How Can I Become a Pastor?
Explore the career requirements for pastors. Get the facts about education requirements, job duties, and wages to determine if this is the right career for you.
What is a Pastor?
Pastors conduct services and other spiritual functions within Christian congregations. Pastoral duties include leading religious ceremonies, such as baptisms, funerals, and weddings. They utilize text and references considered to be sacred, like the Bible, to promote spirituality and educate the public on faith. They may facilitate and/or organize religious educational programs. Refer to the table below to learn more about the requirements for this career.
|Degree Required||Bachelor's degree is common; optional Master of Divinity (M.Div.)|
|Key Skills||Listening, speaking, writing, persuasion, service|
|Job Growth (2018-2028)||4-6% (for all clergy)*|
|Median Salary (2018)||$48,990 (for all clergy)*|
How Do I Become a Pastor?
Becoming a pastor often begins at an early age. Young adults usually express feeling 'called by God' to become ordained or preach in a certain ministry. Creating and maintaining strong ties to your local faith community throughout your childhood and young adulthood may elevate your chances of one day becoming a pastor. You could become involved in activities like youth group programs, community outreach volunteering, group studies and mission trips to determine whether pastoral care is an interest.
Your next step will usually be to go to college to obtain a bachelor's degree in preparation for divinity school. Although some pastors don't receive their Master of Divinity (M.Div.) and still preach, more doors may be open to you if you do get a M.Div., since larger congregations are more likely to require one. Divinity school will provide you with ample coursework in areas of faith history, its theological frameworks and specific rites associated with your faith.
What Skills Should I Bring to the Altar?
Pastors are known for their powers of oratory, expression, rhetoric and motivation. A deep understanding of religious texts will also be expected, oftentimes supplemented by knowledge of ancient languages such as Greek, Hebrew and Arabic. The ability to give orders, stick to a timeline and perform specific religious ceremonies, like baptisms, are crucial to pastoral care. Having a knack for business management could help you keep your faith community's funds allocated to the right places. As all of these things and more will be expected of you, you must also maintain a continual demeanor of authority, dignity and piety.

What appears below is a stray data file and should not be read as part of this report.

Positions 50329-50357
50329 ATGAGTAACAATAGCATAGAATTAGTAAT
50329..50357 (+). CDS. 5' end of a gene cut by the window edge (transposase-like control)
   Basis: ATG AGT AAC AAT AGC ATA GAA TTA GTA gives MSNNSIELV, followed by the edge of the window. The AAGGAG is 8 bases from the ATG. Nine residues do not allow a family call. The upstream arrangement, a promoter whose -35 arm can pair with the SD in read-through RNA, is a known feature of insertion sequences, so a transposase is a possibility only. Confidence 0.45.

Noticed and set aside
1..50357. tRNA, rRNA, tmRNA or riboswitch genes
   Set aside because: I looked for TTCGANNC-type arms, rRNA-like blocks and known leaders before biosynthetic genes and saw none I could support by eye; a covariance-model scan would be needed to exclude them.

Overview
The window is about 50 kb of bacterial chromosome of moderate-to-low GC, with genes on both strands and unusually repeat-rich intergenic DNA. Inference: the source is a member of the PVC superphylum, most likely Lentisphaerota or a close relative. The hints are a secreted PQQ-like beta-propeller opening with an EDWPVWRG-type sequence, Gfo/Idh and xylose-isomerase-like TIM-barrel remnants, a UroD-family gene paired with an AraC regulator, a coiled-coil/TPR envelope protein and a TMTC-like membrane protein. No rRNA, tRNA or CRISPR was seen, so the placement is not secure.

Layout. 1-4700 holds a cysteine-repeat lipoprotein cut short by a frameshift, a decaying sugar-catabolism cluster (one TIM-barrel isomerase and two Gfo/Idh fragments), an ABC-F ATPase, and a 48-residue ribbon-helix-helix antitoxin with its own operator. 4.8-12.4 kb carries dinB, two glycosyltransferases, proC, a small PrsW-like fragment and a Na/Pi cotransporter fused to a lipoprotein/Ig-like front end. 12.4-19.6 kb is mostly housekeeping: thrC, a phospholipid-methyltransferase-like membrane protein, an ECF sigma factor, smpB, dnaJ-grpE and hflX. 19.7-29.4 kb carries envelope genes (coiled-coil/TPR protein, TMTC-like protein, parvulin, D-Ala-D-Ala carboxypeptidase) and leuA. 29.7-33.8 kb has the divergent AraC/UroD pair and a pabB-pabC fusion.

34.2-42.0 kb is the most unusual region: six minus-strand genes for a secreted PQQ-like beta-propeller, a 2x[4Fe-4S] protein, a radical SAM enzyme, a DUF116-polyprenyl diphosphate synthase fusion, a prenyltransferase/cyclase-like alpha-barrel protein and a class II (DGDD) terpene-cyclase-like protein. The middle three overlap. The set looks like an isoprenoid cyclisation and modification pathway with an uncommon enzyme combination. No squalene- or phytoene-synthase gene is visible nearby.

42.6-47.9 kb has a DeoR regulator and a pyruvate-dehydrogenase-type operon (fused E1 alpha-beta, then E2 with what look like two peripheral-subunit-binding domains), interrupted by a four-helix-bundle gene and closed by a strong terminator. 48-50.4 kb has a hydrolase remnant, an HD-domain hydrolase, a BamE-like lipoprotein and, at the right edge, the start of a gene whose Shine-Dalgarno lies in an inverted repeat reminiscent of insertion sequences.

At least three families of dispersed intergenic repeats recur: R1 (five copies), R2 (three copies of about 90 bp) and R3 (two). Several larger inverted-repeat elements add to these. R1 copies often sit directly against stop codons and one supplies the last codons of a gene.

What Could My Job Entail?
In addition to other faith-specific rites, as an ordained pastor, one of your primary duties is to lead religious services. Any day of the week you could also be helping families through baptisms, weddings, counseling or funerals. You'll also be expected to lead others in prayer and perhaps answer people's spiritual questions. At other times you'll need to care for physically and psychologically troubled followers, learn how to help resolve conflicts between individuals, couples and families and train others to fulfill the auxiliary needs and functions of your faith community.
What Are Some Related Alternative Careers?
Related careers include social and community service managers and directors of religious activities and education. Social and community service managers supervise the staff, administration and relationships of organizations that serve the public. Directors of religious activities and education design and publicize faith curriculum, as well as train staff. In both fields, many have a bachelor's degree.